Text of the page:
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Limits of the probation clause

Employees owed a good faith assessment of their job suitability
By Monty Verlint
March 03 2017 issue

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Employers often believe that employees who are considered “probationary” can be terminated at any time and without notice. However, a recent decision of the Supreme Court of British Columbia in Ly v. British Columbia (Interior Health Authority) 2017 BCSC 42 offers a useful lesson to suggest otherwise. Even though the court found the employee to be subject to a valid probationary term, it also found that the employer did not conduct a good faith assessment of the employee’s suitability for continued employment. Therefore, the employee was entitled to “reasonable notice of termination” at common law.

In this case, the plaintiff, Phuc Ly (the employee) sued for wrongful dismissal. He commenced his employment with the defendant, Interior Health Authority (the employer) on Nov. 4, 2014, and was terminated on Jan. 8, 2015, without notice. The probationary clause in his offer letter simply stated that “Employees are required to serve an initial probationary period of six (6) months for new positions.” The employee argued that the “bare reference” to probation in his offer letter was not sufficient to create a valid contractual probationary period. The court disagreed, holding that the term “probation” is well understood in business and industry as one where an employee is being assessed by the employer to ascertain their suitability as a permanent employee.

The court reviewed additional agreements titled “2008” and “2014 Terms and Conditions of Employment” that included similar probationary terms. Among other things, the agreements stated that an “employee terminated within the probationary period is not entitled to notice or payment in lieu of notice.” The employee argued that this particular term of probation was invalid because it offended s. 63(1) of the B.C. Employment Standards Act (ESA), which required payment of one week’s wages after three months of consecutive employment. However, the court held that neither document was actually “incorporated” into the plaintiff’s employment agreement; therefore, the court did not need to decide the question of invalidity of the clause because of the ESA.

However, the court analyzed whether the ESA applied at all to the employment agreement. It stated that even if an employee did not expressly agree to specific terms and conditions that negated reasonable notice under common law, there was nonetheless an “implied contractual right” to dismiss without notice during an employee’s probationary period. This sufficiently rebutted the presumption of reasonable notice at common law. At the same time, the common law would not imply a term into the employment contract that is inconsistent with the legislative requirements of the ESA. Therefore, even a probationary employee will be entitled to the benefits described in the ESA.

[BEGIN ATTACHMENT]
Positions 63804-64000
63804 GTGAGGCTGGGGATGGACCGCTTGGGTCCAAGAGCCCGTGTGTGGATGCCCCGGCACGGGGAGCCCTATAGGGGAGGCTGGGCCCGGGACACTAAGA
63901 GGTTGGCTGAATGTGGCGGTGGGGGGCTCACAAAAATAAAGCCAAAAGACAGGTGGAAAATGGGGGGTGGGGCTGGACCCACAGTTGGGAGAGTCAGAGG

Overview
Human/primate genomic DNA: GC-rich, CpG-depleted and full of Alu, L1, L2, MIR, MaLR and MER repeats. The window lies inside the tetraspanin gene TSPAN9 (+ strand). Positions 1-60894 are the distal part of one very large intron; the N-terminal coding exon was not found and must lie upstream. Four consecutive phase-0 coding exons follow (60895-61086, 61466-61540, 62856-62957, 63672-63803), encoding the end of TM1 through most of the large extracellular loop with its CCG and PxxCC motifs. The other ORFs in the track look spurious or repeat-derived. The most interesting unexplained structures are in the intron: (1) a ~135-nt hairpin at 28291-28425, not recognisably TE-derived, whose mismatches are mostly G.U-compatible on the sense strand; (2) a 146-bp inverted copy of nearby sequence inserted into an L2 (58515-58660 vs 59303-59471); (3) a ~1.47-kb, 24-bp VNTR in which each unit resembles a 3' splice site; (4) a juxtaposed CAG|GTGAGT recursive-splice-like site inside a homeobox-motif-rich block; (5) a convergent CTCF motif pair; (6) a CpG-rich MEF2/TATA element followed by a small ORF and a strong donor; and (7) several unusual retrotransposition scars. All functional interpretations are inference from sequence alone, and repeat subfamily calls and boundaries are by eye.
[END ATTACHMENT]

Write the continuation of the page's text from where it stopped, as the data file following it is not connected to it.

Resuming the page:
Having decided that the probationary clause was valid, the court went on to hold that an employer must still carry out a “good faith assessment” of the employee’s suitability for continued employment and relied on the B.C. Court of Appeal decision of Jadot v. Concert Industries Ltd. [1997] B.C.J. No. 2403 (Jadot) for this proposition. It stated that while an employer is not required to give reasons for the dismissal of a probationary employee, the employer’s conduct will still be reviewed by the court in light of various factors such as: 1) whether the probationary employee was made aware of the basis for the employer’s assessment of suitability before, or at the commencement of, employment; 2) whether the employer acted fairly and with reasonable diligence in assessing suitability; 3) whether the employee was given a reasonable opportunity to demonstrate his suitability for the position; and 4) whether the employer’s decision was based on an honest, fair and reasonable assessment of the suitability of the employee, including not only job skills and performance but also character, judgment, compatibility and reliability.

In the Ly case, the court concluded that the employer did not meet the requisite standard of good faith in assessing the employee’s suitability for the position. He was not given a reasonable opportunity to demonstrate his suitability for his job as manager. As a result, the court awarded three months’ pay in lieu of reasonable notice plus unpaid expenses.

This case suggests that a brief reference to a probationary period, however long it is, will be sufficient to rebut the presumption of reasonable notice at common law. However, the employer will still need to satisfy the minimum requirements of employment standards legislation and should not include any terms that violate the applicable statutory notice periods (for example, by stating that an employee can be terminated without notice where the probationary period is more than three months).

In addition, it is likely not sufficient for the employer to decide on a whim whether the employee’s performance is suitable. Instead, the case advises that employers should review whether the employee was aware of the requirements; the employer provided a reasonable opportunity for the employee to demonstrate suitability; and the employer made a fair assessment. Therefore, documenting communications to the employee about employment requirements, arranging performance reviews and meetings and providing a reasonable time frame for performance will go a long way in demonstrating good faith.

Monty Verlint is a partner in the Toronto office of Littler LLP. He is in the hiring, performance management and termination practice.

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